5 Reasons You Should Take a Tour of the United States Mint

It’s one of Philly’s—and the nation’s—overlooked treasures.

Shutterstock.com

Shutterstock.com

Chances are, the coins jingling in your pocket or purse were probably made right here in Philadelphia at the United States Mint. Philly has been striking U.S. coinage since 1792, back when the City of Brotherly Love was still the nation’s capital. In those days, the U.S. Mint was housed in a complex of three small buildings situated at 631 Filbert Street, where once there stood a whiskey distillery. Horsepower helped run the presses that stamped out our nation’s early coins.

Today, the original facility commonly referred to as “Ye Olde Mint” is long gone. So, too, are the horse-operated coin presses. The U.S. Mint has moved its Philadelphia headquarters three times since 1833, when Ye Olde Mint struck its last coin. Today, the United States Mint stands as a mammoth-sized, 1969-vintage building at 151 North Independence Mall East, right in the heart of the Historic District and just two blocks from the site of the original U.S. Mint.

Visiting the U.S. Mint is a unique experience. It’s one of only two places in the United States where you can see the manufacture of our nation’s circulating coinage; there is a branch location of the U.S. Mint in Denver, but the other currently operating mint locations in San Francisco and West Point, NY, don’t offer public tours.

Tours at the Philadelphia Mint require no reservation and are self-guided. Much of the tour is a walk through a glass-walled corridor that flies about 40 feet above the coin press room, where most of the money-making action takes place. One of the first things you’ll witness on the tour are large copper and nickel coils measuring 13 inches wide and up to 1,500 feet in length being fed into a machine that cuts out coin-sized circular pieces of metal called blanks. These blanks will soon be processed into a machine that strikes designs on each blank coin, which you’ll see further along the corridor.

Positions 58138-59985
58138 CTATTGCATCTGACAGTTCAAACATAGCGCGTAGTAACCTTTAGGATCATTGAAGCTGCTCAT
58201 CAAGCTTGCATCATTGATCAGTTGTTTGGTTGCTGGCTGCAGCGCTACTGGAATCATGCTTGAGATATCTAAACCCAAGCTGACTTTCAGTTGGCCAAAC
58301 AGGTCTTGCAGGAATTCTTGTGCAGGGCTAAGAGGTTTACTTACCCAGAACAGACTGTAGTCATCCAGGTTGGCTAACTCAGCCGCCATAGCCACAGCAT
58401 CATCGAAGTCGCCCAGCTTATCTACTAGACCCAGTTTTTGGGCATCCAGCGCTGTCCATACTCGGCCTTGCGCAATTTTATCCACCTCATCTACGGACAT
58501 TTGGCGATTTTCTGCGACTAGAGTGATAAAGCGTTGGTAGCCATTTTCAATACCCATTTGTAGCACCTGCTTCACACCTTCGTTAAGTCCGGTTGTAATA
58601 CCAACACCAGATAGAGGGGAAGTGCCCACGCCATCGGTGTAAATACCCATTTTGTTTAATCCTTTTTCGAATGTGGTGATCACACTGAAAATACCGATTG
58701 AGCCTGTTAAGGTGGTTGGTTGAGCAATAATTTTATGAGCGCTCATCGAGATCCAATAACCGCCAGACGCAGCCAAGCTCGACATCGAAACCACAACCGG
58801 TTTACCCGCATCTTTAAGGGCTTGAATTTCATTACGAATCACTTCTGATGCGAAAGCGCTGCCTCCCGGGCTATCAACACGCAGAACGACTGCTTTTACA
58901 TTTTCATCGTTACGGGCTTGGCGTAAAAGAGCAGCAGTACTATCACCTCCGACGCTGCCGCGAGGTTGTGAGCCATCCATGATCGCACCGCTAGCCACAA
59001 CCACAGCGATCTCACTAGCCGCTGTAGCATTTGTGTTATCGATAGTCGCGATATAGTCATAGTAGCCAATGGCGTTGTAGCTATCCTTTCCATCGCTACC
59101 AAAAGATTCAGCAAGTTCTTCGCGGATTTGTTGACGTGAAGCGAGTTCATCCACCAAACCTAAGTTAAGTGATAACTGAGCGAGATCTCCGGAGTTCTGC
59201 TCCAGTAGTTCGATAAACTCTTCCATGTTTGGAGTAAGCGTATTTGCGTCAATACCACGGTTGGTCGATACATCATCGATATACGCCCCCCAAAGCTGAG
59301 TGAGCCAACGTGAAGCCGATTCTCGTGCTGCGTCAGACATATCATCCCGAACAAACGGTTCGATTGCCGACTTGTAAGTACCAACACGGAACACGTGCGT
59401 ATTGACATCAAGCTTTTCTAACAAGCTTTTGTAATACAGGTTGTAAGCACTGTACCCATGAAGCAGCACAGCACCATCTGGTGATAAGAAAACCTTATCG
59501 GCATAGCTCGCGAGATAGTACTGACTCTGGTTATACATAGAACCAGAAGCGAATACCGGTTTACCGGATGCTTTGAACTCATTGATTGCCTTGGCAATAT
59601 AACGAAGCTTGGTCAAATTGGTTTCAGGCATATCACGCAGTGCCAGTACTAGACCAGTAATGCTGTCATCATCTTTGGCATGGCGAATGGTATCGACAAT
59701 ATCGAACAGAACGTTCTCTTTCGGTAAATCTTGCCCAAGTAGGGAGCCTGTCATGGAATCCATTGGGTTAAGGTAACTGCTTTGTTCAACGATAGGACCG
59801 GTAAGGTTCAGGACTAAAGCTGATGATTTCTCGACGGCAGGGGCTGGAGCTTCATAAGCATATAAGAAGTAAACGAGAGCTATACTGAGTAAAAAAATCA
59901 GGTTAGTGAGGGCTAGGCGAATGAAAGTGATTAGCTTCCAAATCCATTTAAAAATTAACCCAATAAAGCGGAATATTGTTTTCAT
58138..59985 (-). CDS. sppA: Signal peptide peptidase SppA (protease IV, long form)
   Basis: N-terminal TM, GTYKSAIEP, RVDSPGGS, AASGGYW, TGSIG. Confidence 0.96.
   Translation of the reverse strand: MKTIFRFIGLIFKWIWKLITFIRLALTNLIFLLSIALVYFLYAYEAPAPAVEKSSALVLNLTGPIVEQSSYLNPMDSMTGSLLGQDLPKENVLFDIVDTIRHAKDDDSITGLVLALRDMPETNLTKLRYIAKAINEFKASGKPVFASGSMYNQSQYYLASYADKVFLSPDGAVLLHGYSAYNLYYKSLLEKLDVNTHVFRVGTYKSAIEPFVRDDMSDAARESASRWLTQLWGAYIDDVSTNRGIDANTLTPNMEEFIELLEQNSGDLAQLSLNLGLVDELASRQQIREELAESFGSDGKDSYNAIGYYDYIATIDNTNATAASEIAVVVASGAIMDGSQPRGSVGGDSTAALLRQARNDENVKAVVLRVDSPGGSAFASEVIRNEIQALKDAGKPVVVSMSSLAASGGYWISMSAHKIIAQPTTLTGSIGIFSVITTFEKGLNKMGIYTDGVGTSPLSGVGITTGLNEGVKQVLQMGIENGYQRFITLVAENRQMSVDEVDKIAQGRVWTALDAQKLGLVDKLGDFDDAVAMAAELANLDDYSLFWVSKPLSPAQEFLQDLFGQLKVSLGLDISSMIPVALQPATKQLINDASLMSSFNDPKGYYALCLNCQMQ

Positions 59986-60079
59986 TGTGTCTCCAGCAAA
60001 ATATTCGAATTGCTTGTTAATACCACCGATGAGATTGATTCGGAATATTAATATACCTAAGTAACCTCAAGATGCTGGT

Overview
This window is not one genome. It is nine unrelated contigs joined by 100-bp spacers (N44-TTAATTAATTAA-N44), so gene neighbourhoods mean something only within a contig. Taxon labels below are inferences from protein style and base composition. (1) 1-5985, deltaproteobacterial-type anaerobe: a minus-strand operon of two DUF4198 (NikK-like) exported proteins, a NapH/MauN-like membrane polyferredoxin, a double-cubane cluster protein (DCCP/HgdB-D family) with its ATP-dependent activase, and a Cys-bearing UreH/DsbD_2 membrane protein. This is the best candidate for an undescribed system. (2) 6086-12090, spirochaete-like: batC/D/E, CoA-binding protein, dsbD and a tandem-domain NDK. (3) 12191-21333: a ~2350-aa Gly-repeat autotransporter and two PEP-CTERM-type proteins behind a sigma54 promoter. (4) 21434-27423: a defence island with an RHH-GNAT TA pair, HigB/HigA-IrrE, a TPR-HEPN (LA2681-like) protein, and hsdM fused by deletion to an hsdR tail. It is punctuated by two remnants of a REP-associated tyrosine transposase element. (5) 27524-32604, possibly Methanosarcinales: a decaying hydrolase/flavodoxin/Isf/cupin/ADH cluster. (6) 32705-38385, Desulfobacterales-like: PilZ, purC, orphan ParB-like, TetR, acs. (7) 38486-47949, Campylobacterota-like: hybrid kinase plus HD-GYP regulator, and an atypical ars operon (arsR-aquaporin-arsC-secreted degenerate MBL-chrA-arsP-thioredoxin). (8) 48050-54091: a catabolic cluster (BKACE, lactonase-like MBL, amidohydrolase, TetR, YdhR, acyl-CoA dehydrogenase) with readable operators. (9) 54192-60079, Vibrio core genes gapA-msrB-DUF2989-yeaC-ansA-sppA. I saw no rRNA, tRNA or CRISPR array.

What else makes a trip to the U.S. Mint great? Well, if seeing tens of thousands of dollars in shiny, newly minted coins isn’t enough for you, I’ve laid out five reasons why the Mint is worth a visit:

1. It’s So Convenient to Major Heritage Attractions

The U.S. Mint is right across the street from National Constitution Center and roughly two blocks north of the Liberty Bell and Independence Hall. The Philadelphia Parking Authority offers an AutoPark garage at 41 6th Street, which is a short walk from the U.S. Mint. You’ll want to allow at least 1 hour to visit the Mint. So, at a minimum, that means you’ll spend $11.50 for 90 minutes of parking at that AutoPark—$16 for two hours. The Market-Frankford subway has a stop at 5th and Market streets, just one block from the Mint. If parking tolls and transit fares are bringing you down, don’t fret, because …

2. Admission to the U.S. Mint is Free!

See, so that’s not bad, right? Even if you shell out the $17 to cover the 10-hour parking fee along Independence Mall, at least you won’t need to pay a dime to get into the U.S. Mint. Remember, there are literally dozens of free things to do right in the heart of Philly, so you might as well build a whole day around your visit to the U.S. Mint. After all, staycations are fun.

3. Watch Money Get Made Right Before Your Very Eyes

The American Indian Head one-cent coin was produced by the United States Mint from 1859 to 1909 at the Philadelphia Mint. | Shutterstock.com

The American Indian Head one-cent coin was produced by the United States Mint from 1859 to 1909 at the Philadelphia Mint. | Shutterstock.com